Yes, it is only a matter of time before someone gets hurt.
No, the signs are an eyesore.
293 total votes.
Steamboat Springs With it now clearly illegal for pedestrians to cross Lincoln Avenue at Sixth Street, organizers of the Mainstreet Farmers Market might consider finding a new home for the summertime event.
New signs instructing pedestrians not to cross at Sixth and 10th streets went up Aug. 8 because city officials thought it was dangerous for people to cross where there are no marked crosswalks or stoplights.
“This is a dangerous crossing point,” Steamboat Springs Police Chief Joel Rae said Tuesday.
There have been three farmers markets since the signs were put up, and Mainstreet Steamboat Springs Manager Tracy Barnett said the new rules have had an impact.
On Aug. 17, community service officers were stationed at either side of Lincoln Avenue. They asked for people’s IDs and handed out written warnings to those who jaywalked. Some of the people given warnings said they did not see the signs.
“I definitely had not seen it,” said eight-year Steamboat resident Dana Stein, who received a written warning Aug 17. “It’s a corner. It seems natural to cross there. I’m a New Yorker. I’ve been jaywalking all my life.”
Rae said he thought the issuance of written warnings was a little too aggressive of a policing strategy. During the most recent Farmers Market on Saturday, Rae said community service officers again were stationed at the corners, but this time, they were directed to educate people by asking them to cross at Fifth or Seventh streets. They strictly were told not to give written warnings, Rae said.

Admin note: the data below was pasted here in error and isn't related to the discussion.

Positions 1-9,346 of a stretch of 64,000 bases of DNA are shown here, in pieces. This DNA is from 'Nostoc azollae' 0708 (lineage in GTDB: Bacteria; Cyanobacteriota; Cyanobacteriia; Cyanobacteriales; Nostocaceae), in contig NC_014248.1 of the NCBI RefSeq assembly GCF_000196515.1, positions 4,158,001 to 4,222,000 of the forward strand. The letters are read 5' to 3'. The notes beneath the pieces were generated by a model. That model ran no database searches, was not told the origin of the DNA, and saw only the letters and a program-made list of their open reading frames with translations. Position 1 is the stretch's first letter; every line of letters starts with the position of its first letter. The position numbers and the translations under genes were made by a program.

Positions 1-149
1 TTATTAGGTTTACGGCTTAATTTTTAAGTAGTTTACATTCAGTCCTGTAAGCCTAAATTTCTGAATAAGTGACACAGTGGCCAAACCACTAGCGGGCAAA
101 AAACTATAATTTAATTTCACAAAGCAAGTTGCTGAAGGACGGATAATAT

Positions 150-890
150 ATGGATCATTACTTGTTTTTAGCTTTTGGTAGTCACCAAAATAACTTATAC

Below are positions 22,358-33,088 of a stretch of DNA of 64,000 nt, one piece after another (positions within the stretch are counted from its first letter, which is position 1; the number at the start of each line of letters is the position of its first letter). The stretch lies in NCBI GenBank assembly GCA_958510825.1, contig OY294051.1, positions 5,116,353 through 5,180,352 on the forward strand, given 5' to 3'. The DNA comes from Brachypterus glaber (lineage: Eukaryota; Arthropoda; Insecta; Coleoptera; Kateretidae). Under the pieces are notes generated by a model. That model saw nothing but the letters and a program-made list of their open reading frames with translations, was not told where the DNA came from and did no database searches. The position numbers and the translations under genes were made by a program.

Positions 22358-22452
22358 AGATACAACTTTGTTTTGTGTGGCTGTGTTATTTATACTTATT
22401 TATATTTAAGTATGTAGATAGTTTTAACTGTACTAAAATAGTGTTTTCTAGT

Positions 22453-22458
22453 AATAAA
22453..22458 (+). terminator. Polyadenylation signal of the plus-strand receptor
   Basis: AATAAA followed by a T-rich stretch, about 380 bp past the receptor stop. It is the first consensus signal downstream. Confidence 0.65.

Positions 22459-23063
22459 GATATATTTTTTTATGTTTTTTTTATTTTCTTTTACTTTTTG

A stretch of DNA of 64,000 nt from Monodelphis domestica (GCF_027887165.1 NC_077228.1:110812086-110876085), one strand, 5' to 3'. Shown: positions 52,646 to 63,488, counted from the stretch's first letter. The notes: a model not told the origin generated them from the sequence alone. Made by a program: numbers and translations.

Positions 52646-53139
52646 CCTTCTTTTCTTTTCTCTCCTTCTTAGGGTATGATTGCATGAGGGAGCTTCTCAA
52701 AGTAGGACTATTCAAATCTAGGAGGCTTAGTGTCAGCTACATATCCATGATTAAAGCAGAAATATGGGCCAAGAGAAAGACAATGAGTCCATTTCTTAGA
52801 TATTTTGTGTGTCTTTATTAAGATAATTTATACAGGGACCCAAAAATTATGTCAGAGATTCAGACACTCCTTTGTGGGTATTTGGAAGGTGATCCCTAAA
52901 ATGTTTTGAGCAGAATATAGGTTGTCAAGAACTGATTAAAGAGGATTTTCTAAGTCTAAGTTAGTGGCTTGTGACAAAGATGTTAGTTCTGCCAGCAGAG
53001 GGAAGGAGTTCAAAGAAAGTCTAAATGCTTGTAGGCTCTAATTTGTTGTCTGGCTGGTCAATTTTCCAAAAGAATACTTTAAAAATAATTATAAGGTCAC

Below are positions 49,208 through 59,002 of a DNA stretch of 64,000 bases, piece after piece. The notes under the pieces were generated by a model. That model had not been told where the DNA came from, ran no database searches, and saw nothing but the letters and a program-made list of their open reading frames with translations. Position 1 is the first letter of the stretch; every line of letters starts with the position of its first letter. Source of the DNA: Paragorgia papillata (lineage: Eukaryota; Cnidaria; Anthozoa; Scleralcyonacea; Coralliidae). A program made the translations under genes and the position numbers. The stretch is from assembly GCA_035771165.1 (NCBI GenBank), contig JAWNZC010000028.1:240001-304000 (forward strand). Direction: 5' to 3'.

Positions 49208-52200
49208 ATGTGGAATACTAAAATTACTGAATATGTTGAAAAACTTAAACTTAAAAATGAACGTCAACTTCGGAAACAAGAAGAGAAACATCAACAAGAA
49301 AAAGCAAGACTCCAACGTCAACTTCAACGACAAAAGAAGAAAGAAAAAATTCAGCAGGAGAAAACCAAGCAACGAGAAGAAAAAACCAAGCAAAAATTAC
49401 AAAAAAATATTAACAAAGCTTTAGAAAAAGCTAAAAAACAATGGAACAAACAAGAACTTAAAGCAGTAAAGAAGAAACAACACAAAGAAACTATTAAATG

Barnett said pedestrians no longer crossing at Sixth Street is deterring sales at the Farmers Market. The closest ATM is directly across the street, and now, customers have to go out of their way to use it, Barnett said.
Steamboat City Manager Deb Hinsvark said the city’s management team will meet Thursday morning to brainstorm and come up with alternative locations for the Farmers Market that will keep people from using unmarked crosswalks.
“I think we’ve identified the safety issue,” Hinsvark said. “We are encouraging people to cross there by having a Farmers Market there.”
Barnett said the Farmers Market has been doing well this summer, and sales are back to where they were before the Great Recession. There is room for 75 vendors at the current location.
Relocating the Farmers Market is not a simple task, Barnett said.
“I don’t know what to think,” Barnett said. “I think we have to weigh all the pros and cons.”
The street has to be wide like it is at Sixth Street to accommodate a circle of vendors, Barnett said. Some of the vendors also need access to electricity.
“There are a lot of requirements that it needs to make it work,” Barnett said. “There needs to be a gathering space. There needs to be shade.”
To reach Matt Stensland, call 970-871-4247 or email mstensland@SteamboatToday.com
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